Earth Policy Institute

Earth Policy Institute is a nonprofit research organization dedicated to planning a sustainable future as well as providing a roadmap of how to get from here to there. Visit their website. Follow EPI: Twitter, Facebook, YouTube, LinkedIn

World Forest Area Still on the Decline

By Emily E. Adams Forests provide many important goods, such as timber and paper. They also supply essential services—for example, they filter water, control water runoff, protect soil, regulate climate, cycle and store nutrients, and …

Offshore Wind Development Picking Up Pace

By J. Matthew Roney Wind power is the world’s leading source of renewable electricity, excluding hydropower, with 238,000 megawatts of capacity installed at the start of 2012.  Thus far, almost all of this wind power …

We Can Reforest the Earth

By Lester R. Brown Protecting the 10 billion acres of remaining forests on earth and replanting many of those already lost are both essential for restoring the earth’s health. Since 2000, the earth’s forest cover …

Climate & Energy

Hot dam: Hydropower continues to grow

World hydroelectric power generation has been rising steadily for 40 years. But there's still enormous potential in unconventional hydropower like tidal and wave projects.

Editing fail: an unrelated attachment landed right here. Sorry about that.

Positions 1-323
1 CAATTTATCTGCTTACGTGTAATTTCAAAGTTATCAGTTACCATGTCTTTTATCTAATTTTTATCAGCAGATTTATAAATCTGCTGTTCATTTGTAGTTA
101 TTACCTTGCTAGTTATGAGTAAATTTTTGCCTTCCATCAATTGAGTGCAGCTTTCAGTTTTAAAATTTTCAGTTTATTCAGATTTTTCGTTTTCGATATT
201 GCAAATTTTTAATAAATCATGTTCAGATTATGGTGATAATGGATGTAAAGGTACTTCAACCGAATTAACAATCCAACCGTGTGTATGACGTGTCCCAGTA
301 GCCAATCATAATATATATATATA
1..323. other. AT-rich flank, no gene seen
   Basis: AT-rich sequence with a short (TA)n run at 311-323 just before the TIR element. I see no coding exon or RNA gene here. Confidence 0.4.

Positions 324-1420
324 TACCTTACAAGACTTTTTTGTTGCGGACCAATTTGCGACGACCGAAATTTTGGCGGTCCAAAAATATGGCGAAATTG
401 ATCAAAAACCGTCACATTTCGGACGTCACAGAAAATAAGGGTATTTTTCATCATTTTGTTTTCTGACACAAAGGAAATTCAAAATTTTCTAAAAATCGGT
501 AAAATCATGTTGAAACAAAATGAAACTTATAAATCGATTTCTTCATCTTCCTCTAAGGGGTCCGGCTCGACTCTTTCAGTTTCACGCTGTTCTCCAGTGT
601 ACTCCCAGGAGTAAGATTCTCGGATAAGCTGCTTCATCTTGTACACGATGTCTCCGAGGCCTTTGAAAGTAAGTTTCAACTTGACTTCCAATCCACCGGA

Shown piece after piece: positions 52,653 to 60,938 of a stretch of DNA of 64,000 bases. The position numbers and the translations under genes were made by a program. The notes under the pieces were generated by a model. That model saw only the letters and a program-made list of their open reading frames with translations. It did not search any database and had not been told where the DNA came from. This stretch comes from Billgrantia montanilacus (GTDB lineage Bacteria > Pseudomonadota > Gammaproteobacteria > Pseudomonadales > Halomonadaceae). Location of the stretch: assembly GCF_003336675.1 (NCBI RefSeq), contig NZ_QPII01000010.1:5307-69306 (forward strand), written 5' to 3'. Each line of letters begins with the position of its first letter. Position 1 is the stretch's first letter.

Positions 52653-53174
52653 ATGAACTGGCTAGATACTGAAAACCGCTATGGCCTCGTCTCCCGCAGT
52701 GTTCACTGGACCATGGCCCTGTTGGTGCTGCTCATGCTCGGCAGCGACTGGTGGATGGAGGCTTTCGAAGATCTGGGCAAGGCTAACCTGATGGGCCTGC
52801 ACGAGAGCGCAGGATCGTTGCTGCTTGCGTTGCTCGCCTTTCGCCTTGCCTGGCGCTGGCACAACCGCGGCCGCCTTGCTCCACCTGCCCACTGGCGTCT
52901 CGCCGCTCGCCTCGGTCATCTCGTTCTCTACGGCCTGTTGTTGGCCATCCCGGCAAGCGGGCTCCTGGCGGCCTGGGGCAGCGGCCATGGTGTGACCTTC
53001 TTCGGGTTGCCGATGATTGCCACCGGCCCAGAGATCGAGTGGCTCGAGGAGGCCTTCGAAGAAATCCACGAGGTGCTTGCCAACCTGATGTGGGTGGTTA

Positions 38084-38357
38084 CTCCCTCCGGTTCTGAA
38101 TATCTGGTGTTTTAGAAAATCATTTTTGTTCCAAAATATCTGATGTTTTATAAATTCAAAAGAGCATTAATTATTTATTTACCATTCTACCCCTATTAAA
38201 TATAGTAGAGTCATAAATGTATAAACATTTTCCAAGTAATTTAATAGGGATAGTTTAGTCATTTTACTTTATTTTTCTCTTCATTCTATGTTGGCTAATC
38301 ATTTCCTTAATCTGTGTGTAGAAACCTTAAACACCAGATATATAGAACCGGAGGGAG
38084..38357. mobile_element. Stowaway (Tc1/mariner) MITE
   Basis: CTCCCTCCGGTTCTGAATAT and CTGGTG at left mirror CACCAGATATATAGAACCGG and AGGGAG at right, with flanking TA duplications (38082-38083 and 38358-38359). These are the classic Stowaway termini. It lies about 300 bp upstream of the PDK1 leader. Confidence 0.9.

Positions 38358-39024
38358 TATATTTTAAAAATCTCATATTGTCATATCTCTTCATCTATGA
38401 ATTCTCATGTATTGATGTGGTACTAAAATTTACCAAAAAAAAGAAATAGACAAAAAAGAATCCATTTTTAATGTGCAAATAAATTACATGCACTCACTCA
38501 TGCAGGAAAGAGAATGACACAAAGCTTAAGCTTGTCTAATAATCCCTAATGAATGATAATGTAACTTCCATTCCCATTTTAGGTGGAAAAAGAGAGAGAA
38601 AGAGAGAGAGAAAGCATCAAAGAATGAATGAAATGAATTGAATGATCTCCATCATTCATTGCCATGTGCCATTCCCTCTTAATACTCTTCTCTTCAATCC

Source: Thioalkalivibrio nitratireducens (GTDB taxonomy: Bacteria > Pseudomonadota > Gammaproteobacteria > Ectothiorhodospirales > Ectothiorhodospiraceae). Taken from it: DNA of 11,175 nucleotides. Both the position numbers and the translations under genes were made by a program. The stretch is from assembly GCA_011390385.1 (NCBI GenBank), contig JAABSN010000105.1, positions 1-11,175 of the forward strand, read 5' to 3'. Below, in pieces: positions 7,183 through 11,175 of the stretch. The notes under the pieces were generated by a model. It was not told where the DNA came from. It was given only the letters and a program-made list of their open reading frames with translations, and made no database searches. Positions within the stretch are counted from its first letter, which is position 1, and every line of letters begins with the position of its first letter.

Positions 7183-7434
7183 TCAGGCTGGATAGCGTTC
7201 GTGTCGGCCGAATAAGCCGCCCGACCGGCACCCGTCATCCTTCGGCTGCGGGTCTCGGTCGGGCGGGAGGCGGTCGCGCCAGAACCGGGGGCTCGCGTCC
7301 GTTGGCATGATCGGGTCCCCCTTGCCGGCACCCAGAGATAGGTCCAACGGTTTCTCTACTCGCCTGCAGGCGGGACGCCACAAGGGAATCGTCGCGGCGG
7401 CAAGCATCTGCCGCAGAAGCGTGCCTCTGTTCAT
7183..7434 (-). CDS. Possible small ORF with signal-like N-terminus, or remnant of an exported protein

Fukushima Meltdown Hastens Decline of Nuclear Power

By J. Matthew Roney On May 5, 2012, Japan shut down its Tomari 3 nuclear reactor on the northern island of Hokkaido for inspection, marking the first time in over 40 years that the country …

Bumper 2011 Grain Harvest Fails to Rebuild Global Stocks

This post is by Janet Larsen, Director of Research at the Earth Policy Institute. The world’s farmers produced more grain in 2011 than ever before. Estimates from the U.S. Department of Agriculture show the global …

Rising Meat Consumption Takes Big Bite out of Grain Harvest

World consumption of animal protein is everywhere on the rise. Meat consumption increased from 44 million tons in 1950 to 284 million tons in 2009, more than doubling annual consumption per person to over 90 …

Troubling Health Trends Holding Back Progress on Life Expectancy

By Brigid Fitzgerald Reading People born today will live for 68 years on average, 20 years longer than those born in 1950. By the mid-twentieth century, industrial countries had already made major strides in extending …

Demographics loom large in state failure

After a half-century of forming new states from former colonies and from the breakup of the Soviet Union, the international community is today faced with the opposite situation: the disintegration of states. Failing states are …

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